Google can and will make changes more-or-less arbitrarily, and while they sometimes walk them back, they aren’t guaranteed to do so. They also have zero qualms about alienating some small sub-percentage of their audience in favor of a change that saves them a lot of money across the board.
The most recent example of this is an attempt to add file limits to accounts as a whole.
Google pushed the update and caused an outcry when many users suddenly needed to delete immense amounts of files to continue using their accounts, even those who paid for unlimited storage.
Is that a risk your business can take? Can you adapt to any arbitrary changes Google makes when you don’t have the leverage or ability to do anything other than adapt or migrate again?
If so, a migration is fine, but if not, you may want to consider another option.
Google Drive Migration Tools
If you’re looking to move an entire file server to Google Drive, there are a bunch of different ways you can do it, including tedious manual copying and pasting. However, Google also recognizes that some larger customers aren’t going to want to jump through those hoops, so they have a few tools you can use.
- Google Workspace Migrate
- Google Workspace Domain Transfer
- Google Workspace Migration for Microsoft Exchange (GWMME)
- Data Migration Service
- Google Workspace Migration from HCL Notes
It can be somewhat complicated to determine what you need to move and from where to decide which of these platforms is the appropriate one to use. Google offers a full “product migration matrix” chart, which helps you determine which tools you should use.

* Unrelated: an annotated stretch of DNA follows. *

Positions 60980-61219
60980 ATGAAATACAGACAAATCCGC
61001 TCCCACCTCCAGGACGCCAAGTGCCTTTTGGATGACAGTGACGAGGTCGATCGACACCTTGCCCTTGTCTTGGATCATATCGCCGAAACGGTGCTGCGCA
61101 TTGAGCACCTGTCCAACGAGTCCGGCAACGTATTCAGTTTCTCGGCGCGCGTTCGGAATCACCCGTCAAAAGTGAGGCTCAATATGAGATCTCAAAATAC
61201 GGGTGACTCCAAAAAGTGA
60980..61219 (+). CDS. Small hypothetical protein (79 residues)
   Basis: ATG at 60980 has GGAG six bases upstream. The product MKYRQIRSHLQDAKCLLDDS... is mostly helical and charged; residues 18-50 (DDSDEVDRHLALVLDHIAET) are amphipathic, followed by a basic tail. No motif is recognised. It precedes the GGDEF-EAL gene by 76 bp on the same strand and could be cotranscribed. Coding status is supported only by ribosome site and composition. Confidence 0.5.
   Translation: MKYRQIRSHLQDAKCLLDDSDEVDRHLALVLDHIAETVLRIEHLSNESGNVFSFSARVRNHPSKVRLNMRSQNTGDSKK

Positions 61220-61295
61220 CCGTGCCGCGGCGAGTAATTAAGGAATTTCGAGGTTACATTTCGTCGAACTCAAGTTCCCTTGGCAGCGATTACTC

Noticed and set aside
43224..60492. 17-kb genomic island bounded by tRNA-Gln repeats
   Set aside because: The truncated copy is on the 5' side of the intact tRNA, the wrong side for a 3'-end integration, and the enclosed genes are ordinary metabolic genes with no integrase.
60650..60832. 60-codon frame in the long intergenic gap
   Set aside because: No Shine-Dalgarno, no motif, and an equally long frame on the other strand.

All you need is to know which product you’re currently using (Microsoft Exchange, SharePoint, File Shares, IMAP servers, HCL Notes, etc.) and how many users you need to migrate over. With those two pieces of information, you can determine which of the migration tools you’ll need to use to make your migration easy.
Note: There are time constraints on migration. Google Drive’s API restricts both users and applications to a sum total of 20,000 requests every 100 seconds, and you can rack up a lot of API calls in migration between file transfer requests, permission sets, account creation, sharing settings, and everything else. There’s also a hard limit of three write requests per second, no matter what.
Third-Party Migration Tools
Another option available to you is to use third-party apps designed to help you migrate your data from a file server to a Google Drive or Google Workspace setup.
Movebot is one such example. This app is essentially a custom-built API interface with a flowchart in front of it. You obtain an authorization token, and you follow the prompts to determine what your specific needs and processes will be. The bot develops the API calls necessary to migrate your account and, with authorization, enacts the process for you.
One of the nicer features of Movebot is the pre-flight scan it allows you to run. Once you’ve gone through the process of developing your migration plan, you can run a pre-flight scan, which will simulate – but not actually perform – the migration. It will then report back any errors or issues it encounters and let you explore a simulated iteration of your new Google Drive File Server to make sure everything looks and acts the way you would expect it to look and act.